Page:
SHANGHAI (Reuters) - Chinese state media kept up their criticism of U.S. President Donald Trump’s trade policies, with a newspaper on Tuesday describing as “wishful thinking” Trump’s belief that a fall in Chinese stocks was a sign of his winning the trade war.
As the world’s two biggest economies remained locked in a heated tariff dispute, Beijing and Washington have kept up a blistering rhetoric with threats and counter-threats of more punitive trade measures.
The editorial in the official China Daily underscored an increasingly aggressive stance adopted by Chinese state media against Trump, a shift from their previous approach of tempering any direct criticism against the U.S. president.
On Monday, the overseas edition of the Communist Party’s People’s Daily newspaper singled out Trump, saying he was starring in his own “street fighter-style deceitful drama of extortion and intimidation”.
China proposed retaliatory tariffs on $60 billion worth of U.S. goods ranging from liquefied natural gas (LNG) to some aircraft on Friday, following the Trump administration’s plan for a higher 25 percent tariff on $200 billion worth of Chinese imports.
The China Daily referred to a Saturday Tweet by Trump which said “Tariffs are working far better than anyone anticipated. China market has dropped 27 percent in last four months.”
China’s stock market was performing poorly before the U.S. administration imposed tariffs, said the English-language newspaper, asserting that the downturn was partly due to Beijing’s attempts to cut corporate debt.
The paper said Trump’s claim that “tariffs are working big time” was undermined by data showing the U.S. trade deficit climbed $3 billion to $46.3 billion in June, the first increase in four months.
The China Daily is often used by the government to communicate its message to an international audience.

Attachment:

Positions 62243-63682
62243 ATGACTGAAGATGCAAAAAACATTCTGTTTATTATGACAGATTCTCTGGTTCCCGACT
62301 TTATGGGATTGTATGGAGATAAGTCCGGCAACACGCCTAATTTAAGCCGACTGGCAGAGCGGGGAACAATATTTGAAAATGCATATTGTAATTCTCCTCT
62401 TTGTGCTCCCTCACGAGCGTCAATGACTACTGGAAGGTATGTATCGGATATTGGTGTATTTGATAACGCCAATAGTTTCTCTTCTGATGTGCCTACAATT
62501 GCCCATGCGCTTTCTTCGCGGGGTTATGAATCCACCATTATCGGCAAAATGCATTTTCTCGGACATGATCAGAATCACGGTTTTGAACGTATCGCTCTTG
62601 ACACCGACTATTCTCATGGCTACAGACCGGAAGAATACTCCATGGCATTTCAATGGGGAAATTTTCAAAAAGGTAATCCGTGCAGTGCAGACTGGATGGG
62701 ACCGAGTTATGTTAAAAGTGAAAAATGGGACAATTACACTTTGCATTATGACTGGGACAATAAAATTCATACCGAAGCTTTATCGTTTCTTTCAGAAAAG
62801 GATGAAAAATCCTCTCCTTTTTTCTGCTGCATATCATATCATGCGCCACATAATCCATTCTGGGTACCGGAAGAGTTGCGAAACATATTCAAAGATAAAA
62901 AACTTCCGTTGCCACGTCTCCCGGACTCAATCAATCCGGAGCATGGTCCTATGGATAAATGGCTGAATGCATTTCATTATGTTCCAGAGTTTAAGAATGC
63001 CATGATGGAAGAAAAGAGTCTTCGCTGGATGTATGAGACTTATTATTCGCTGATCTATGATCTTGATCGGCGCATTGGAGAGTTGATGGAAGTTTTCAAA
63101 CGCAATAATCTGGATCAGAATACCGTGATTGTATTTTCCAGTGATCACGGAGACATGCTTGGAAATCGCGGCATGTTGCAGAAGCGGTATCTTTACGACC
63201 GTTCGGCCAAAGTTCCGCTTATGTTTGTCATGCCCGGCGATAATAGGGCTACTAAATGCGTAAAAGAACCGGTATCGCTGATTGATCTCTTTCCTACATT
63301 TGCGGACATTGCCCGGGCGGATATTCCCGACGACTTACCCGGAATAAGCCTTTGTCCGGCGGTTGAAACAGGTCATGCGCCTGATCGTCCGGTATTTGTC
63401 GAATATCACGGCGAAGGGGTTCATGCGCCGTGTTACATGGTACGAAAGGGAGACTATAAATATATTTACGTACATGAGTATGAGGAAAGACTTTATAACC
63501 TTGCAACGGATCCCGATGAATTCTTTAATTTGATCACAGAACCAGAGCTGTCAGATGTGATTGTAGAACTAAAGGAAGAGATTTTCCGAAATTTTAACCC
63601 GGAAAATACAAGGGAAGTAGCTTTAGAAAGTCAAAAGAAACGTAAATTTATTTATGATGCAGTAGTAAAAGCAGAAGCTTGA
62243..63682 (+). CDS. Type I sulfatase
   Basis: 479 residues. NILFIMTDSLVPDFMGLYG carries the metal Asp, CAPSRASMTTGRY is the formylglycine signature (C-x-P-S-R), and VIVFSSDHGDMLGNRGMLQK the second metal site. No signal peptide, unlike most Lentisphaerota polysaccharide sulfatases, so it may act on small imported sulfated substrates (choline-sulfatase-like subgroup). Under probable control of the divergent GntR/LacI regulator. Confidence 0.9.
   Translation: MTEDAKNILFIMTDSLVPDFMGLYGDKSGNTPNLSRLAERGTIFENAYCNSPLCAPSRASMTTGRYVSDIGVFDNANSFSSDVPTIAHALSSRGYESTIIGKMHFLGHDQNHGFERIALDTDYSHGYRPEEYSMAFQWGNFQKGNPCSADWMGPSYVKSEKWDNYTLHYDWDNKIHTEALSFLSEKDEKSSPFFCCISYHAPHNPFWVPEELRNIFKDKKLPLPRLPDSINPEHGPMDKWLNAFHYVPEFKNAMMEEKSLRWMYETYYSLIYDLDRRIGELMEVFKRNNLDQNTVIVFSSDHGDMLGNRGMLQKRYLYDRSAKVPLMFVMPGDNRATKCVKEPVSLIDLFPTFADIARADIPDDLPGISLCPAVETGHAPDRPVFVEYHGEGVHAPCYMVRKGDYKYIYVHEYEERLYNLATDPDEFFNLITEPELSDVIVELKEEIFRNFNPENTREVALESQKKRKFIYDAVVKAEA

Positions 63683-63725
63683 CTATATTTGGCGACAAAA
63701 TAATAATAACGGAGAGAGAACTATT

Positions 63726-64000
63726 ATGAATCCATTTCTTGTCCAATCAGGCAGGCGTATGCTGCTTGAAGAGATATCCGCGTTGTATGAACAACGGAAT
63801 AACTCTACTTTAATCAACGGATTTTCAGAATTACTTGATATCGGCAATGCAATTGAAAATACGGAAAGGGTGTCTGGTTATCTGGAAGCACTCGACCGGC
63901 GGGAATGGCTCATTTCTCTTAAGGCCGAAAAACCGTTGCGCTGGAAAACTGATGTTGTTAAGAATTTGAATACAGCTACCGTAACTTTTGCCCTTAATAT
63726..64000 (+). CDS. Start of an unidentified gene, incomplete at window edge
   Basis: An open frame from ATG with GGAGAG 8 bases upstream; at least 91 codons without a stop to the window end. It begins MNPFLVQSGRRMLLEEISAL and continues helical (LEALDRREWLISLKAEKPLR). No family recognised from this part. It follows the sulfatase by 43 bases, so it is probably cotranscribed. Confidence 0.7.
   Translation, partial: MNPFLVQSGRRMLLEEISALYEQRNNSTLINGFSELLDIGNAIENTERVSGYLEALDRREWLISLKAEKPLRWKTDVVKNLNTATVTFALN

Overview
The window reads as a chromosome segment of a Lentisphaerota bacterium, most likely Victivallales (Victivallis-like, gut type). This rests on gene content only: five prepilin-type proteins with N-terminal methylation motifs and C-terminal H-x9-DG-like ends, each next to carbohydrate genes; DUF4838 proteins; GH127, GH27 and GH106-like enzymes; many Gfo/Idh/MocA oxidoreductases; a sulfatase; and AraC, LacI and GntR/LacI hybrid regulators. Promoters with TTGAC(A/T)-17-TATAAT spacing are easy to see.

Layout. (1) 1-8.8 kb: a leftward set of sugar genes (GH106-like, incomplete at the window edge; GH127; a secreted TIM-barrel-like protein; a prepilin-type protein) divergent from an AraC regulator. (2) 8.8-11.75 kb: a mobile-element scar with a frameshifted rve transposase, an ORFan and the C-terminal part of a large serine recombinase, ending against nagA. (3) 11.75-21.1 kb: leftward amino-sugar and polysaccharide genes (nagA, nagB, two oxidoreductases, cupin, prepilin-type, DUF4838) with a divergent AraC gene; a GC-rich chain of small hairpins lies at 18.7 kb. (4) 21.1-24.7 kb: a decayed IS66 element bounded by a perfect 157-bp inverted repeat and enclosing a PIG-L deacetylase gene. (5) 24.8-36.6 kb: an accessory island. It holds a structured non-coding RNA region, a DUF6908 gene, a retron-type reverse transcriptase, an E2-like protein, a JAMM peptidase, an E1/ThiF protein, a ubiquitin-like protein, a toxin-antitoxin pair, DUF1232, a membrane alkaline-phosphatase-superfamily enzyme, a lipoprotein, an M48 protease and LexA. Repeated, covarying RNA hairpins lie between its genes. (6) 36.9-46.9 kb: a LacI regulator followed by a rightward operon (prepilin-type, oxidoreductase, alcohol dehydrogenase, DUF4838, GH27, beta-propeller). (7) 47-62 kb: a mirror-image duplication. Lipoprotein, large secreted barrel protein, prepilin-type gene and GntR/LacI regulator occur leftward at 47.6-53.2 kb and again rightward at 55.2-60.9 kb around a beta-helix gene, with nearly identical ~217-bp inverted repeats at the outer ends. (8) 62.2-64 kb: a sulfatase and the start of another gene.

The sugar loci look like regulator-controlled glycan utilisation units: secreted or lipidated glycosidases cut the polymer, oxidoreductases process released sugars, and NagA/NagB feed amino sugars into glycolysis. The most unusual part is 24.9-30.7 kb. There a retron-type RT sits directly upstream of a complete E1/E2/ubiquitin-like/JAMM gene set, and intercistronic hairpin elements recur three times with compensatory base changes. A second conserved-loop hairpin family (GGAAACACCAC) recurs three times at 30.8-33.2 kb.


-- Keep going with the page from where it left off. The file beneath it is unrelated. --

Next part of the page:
Trump has repeatedly criticized China for its trade deficit with the United States, saying it showed Beijing was engaging in unfair trade practices.
Chinese state media has also been promoting the message that the country’s economy is strong enough to ride out the trade war.
In a separate commentary, in the People’s Daily overseas edition, a researcher at the Commerce Ministry reiterated this stance, saying China was strong and resilient enough to weather the trade dispute.
“We absolutely have reason to believe that during this complex trade friction, and relying on the domestic market, China can continue to enhance its leading position in the global economic and industrial system,” researcher Mei Xinyu wrote.
Despite the U.S. tariffs, a Reuters poll of economists forecast China’s exports to have grown in July, though many see a deteriorating outlook for shipments especially if Trump goes ahead with his threats to slap more punitive duties on Chinese imports
Recent data showed growth in the world’s second largest economy has already started to cool. The government has responded by releasing more liquidity into the banking system, encouraging lending and promising a more “active” fiscal policy.
Reporting by Engen Tham; Additional reporting by Ben Blanchard in Beijing; Editing by Sam Holmes & Shri Navaratnam